IMG_3987The first taxonomy that is necessary to be aware of to bridge the cultural differences when communicating is High vs. Low Context cultures. A high context culture uses more implicit messages that are not specific or precise language. On the opposite side of the category, low-context cultures are explicit and exact meanings are conveyed in conversations. My observations and experience in Italy lead me to realize that Italy can be categorized as a high-context culture pattern. The heavy use of nonverbal communication in Italian culture signifies this. Luckily, this is not my first time experiencing the nonverbal communication of Southern Italy. When I came to Italy for the first time ten years ago for a two year stay, the first thing my family did was take a crash course Italian culture briefing class. We learned a bookful of Italian hand gestures and facial expressions. If I did not have that experience up my sleeve you can guarantee I would have felt even more like an outsider, clueless of what is being communicated around me. Phrases like “Acqua in bocca” (water in mouth when translated) also back Italy’s high context orientation up. In Italian culture this phrase is used to communicate, “be quiet.” Since it has this alternate meaning that is implied in the Italian culture, catching on to less explicit messages will be difficult coming from a low-context culture. If someone came up to me and just said, “Water in mouth” I have no idea what to do or say. Do they want me to drink some water? What’s going on? There are many other aspects of a culture that decide if it is more high or low context, like time flexibility which is also a whole other taxonomy on it’s own. Paying attention to time orientation is important for cross-cultural business or casual interactions, which is why Tanner is focusing in on that more.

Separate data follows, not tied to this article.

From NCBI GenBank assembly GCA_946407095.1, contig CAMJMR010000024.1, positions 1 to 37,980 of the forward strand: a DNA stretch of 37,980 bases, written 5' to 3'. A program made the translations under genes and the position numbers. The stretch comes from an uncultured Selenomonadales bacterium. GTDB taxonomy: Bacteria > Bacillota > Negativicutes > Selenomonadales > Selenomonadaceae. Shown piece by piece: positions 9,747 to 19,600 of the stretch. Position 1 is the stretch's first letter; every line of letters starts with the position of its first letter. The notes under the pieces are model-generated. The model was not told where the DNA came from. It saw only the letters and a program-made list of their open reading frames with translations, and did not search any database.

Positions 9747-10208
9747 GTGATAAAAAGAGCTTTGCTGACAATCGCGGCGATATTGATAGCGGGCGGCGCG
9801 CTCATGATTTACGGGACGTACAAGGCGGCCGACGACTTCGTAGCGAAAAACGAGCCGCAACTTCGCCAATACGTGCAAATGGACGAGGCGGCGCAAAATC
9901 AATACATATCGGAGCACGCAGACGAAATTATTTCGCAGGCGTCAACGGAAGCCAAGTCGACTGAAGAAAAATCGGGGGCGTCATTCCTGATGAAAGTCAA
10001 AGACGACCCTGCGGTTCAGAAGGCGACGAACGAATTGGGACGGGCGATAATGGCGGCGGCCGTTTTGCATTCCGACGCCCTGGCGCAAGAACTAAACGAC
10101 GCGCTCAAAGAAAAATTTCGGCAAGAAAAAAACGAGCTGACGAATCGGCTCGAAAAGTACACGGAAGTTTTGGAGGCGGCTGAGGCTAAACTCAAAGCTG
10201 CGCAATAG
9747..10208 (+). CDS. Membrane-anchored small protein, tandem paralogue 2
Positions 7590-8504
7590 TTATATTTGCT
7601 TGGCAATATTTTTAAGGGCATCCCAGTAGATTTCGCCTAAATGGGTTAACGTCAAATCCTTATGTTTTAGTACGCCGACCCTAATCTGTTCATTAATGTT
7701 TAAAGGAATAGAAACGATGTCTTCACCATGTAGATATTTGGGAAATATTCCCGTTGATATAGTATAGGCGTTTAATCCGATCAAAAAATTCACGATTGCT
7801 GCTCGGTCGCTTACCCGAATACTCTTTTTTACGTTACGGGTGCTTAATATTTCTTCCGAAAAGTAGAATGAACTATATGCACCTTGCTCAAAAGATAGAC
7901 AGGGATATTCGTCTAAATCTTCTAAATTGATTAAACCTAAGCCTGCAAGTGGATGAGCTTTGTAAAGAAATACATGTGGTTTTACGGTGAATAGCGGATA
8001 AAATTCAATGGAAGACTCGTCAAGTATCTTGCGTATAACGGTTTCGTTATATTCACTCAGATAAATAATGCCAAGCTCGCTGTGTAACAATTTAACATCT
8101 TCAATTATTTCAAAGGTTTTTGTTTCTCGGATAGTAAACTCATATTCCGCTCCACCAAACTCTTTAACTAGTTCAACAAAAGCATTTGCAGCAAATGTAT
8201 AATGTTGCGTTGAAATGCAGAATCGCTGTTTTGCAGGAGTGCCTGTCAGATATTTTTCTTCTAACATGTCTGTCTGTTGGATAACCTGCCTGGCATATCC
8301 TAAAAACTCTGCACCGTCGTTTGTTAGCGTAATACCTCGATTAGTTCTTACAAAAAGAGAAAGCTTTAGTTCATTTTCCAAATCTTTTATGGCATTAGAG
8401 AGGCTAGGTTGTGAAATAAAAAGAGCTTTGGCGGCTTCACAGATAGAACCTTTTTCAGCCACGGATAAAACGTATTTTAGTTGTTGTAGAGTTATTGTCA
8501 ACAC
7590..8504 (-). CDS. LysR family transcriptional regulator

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The Island of Capri Coastline